Ecology for Environmental Science


Your future in Ecology for Environmental Science

Do you enjoy the outdoors? Are you interested in environmental and conservation issues? Do you have a strong background in physical, life and natural sciences? If so, you should pursue a Bachelor of Science degree in Ecology for Environmental Science at the University of North Texas. We are the first university in the region to offer this degree program.

Ecologists increase our understanding of the natural world and potential environmental impacts. The knowledge ecologists provide is used by other scientists, teachers, policy makers, citizens and managers.

With a bachelorís degree in this area, you could have a career as a(n):

  • Field or research technician
  • Laboratory assistant
  • Outdoor educator
  • Park naturalist
  • Volunteer coordinator
  • Wildlife biologist

Job opportunities are expected to grow substantially during the next several years, especially in private companies and non-government organizations. Your bachelorís degree can also provide the foundation for advanced graduate degrees in Ecology and related disciplines.

What we offer

The Ecology for Environmental Science degree program will expose you to a wide range of courses and facilities that focus your understanding from an ecological perspective. You will also gain experience with applied aspects like ecotoxicology.

Faculty members are active researchers in many fields including:

  • Aquatic and terrestrial ecology
  • Conservation genetics
  • Contaminant effects on freshwater, marine and terrestrial ecosystems
  • Satellite remote sensing
  • Wildlife biology

The program utilizes resources from multiple departments across campus, including the Department of Philosophy and Religion and the Department of Geography. Among the other resources are well-equipped analytical and biological laboratories, UNTís Sub-Antarctic Field Research Station in Chile and the UNT Water Research Field Station. These resources provide additional research possibilities available only to UNT students or allow for hands-on experience.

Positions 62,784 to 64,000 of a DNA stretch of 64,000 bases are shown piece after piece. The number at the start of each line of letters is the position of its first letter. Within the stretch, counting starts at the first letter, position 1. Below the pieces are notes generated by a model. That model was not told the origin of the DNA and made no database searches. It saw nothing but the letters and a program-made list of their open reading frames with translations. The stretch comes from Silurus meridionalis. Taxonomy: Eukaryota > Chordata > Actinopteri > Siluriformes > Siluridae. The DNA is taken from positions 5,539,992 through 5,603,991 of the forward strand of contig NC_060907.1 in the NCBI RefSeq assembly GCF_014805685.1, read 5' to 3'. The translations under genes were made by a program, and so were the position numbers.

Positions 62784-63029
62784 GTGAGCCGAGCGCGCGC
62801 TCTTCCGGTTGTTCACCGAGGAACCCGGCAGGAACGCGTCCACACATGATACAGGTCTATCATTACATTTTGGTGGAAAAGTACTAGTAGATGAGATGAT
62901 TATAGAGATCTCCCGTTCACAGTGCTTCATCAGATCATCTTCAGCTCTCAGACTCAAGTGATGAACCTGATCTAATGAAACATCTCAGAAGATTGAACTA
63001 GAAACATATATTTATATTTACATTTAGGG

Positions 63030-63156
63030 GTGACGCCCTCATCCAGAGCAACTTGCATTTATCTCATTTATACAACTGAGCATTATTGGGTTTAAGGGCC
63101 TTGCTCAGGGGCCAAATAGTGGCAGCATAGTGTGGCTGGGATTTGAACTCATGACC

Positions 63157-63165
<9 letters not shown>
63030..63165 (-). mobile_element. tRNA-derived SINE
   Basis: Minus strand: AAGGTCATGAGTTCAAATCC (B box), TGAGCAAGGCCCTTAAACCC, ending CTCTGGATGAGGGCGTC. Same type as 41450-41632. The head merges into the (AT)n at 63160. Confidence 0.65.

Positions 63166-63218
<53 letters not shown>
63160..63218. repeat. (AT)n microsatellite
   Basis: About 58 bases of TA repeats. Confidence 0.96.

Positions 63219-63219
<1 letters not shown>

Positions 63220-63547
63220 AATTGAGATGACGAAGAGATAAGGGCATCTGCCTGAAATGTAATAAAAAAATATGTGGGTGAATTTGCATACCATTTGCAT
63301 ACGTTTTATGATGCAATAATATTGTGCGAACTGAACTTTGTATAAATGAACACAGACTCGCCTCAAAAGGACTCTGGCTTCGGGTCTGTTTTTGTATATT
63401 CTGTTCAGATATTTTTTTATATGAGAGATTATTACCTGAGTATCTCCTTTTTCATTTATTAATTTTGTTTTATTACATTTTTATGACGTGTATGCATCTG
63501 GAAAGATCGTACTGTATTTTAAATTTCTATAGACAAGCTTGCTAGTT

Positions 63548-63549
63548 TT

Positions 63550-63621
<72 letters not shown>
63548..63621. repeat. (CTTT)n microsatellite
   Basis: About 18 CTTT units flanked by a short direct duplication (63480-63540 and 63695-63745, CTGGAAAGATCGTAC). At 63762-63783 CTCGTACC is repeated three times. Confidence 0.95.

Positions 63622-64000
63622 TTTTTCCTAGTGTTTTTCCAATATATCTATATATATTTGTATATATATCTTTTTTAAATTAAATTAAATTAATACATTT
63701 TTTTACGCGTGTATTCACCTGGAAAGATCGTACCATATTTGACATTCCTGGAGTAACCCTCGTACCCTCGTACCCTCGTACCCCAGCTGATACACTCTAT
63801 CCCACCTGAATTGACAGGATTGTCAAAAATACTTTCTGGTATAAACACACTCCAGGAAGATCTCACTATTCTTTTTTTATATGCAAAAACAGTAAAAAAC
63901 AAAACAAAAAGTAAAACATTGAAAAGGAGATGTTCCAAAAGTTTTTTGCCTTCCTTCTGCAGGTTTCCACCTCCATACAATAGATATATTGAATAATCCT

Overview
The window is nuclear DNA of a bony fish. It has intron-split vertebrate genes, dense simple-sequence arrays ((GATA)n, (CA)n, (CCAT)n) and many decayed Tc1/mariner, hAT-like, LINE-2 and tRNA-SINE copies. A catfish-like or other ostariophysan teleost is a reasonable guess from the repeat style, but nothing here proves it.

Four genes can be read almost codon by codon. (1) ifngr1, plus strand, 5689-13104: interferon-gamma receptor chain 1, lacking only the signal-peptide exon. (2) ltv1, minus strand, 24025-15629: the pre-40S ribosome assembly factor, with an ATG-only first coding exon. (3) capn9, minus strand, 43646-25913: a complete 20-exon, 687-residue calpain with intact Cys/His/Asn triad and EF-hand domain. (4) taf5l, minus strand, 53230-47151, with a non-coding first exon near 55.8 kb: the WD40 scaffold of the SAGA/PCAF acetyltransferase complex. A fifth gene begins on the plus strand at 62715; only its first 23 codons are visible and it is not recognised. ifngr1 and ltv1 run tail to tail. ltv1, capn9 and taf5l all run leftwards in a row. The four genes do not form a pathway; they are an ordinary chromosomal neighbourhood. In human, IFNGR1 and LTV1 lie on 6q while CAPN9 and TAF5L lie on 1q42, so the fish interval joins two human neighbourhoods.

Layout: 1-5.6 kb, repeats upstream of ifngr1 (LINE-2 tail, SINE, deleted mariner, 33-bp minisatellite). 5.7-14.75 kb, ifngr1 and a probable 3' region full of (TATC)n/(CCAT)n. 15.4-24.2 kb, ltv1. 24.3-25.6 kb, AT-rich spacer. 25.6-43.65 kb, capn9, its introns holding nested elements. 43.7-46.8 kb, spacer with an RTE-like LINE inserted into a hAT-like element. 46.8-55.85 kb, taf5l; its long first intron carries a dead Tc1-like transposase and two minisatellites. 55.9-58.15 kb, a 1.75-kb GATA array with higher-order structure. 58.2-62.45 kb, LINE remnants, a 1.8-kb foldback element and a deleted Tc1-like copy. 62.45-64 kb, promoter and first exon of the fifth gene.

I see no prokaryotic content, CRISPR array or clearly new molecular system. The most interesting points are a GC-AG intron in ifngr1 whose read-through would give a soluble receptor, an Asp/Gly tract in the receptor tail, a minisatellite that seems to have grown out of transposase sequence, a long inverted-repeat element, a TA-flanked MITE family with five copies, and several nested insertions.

What to expect

Your course work will focus on advanced biology, chemistry, physics, math, geography, economics, technical writing and philosophy. You will learn about:

  • Biological diversity and how ecosystems work, including organismal life history, conservation and how to apply your knowledge to address environmental issues facing our society
  • Public environmental education
  • Developing and managing sustainable communities

The Career Center, Learning Center and professional academic advisors are among the many valuable resources that are available to you at UNT. The Career Center can provide advice about internships, future employment opportunities and getting hands-on experience in your major. The Learning Center offers workshops on speed reading, study skills and time management. Academic advisors will help you plan your class schedule each semester.

HOW TO ENROLL AT UNT

High school students

We encourage you to fulfill the graduation requirements for the distinguished level of achievement under the Texas Foundation, Recommended or Distinguished Achievement high school program or the equivalent.

In your junior year, take the SAT or the ACT and have your scores sent to UNT.

In your senior year, apply for admission at Apply Texas by March 1 and request that your high school transcript be sent to the UNT admissions office.

Advanced Placement and International Baccalaureate courses can count toward college credit at UNT.

Transfer students

If you're attending a Texas community college, you should consult our online transfer guides, the UNT Undergraduate Catalog and an academic counselor or advisor to review your degree plan. Proper planning will allow you to receive the maximum amount of transfer credits.

Our Transfer Center will help you make a successful transition to college life at UNT by connecting you with a peer mentor and other campus resources. Each year, 3,900 students transfer to UNT. More information about the center is at transition.unt.edu.